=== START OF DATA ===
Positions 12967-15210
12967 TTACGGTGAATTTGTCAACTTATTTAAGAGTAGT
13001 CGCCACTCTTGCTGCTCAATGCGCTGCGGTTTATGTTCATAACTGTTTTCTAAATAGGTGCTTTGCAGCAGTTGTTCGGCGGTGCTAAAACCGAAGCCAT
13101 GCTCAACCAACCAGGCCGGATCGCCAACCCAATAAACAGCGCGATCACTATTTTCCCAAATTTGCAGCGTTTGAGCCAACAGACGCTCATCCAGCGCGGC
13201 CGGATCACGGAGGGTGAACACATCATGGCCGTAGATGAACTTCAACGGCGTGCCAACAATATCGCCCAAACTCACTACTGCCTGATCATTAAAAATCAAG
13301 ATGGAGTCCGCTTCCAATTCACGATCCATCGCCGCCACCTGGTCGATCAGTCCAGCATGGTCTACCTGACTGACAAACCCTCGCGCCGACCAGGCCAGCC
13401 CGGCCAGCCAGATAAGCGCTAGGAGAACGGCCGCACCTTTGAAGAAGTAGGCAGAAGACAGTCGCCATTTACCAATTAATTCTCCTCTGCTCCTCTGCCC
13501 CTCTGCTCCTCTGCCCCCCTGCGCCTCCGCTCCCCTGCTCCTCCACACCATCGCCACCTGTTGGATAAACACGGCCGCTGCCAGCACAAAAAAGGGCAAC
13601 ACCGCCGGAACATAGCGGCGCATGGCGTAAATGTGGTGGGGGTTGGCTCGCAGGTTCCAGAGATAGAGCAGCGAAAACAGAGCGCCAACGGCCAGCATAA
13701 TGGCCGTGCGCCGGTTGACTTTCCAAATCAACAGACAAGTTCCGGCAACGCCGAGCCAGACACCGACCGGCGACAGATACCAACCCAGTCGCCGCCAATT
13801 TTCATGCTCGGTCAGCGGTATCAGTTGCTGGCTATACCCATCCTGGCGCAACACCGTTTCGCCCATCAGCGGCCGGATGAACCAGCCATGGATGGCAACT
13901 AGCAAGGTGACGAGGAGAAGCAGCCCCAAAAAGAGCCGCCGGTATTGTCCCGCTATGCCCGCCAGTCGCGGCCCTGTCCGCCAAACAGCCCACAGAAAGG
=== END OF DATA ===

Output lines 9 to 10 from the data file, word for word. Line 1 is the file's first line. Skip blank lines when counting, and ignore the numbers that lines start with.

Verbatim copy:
13601 ACCGCCGGAACATAGCGGCGCATGGCGTAAATGTGGTGGGGGTTGGCTCGCAGGTTCCAGAGATAGAGCAGCGAAAACAGAGCGCCAACGGCCAGCATAA
13701 TGGCCGTGCGCCGGTTGACTTTCCAAATCAACAGACAAGTTCCGGCAACGCCGAGCCAGACACCGACCGGCGACAGATACCAACCCAGTCGCCGCCAATT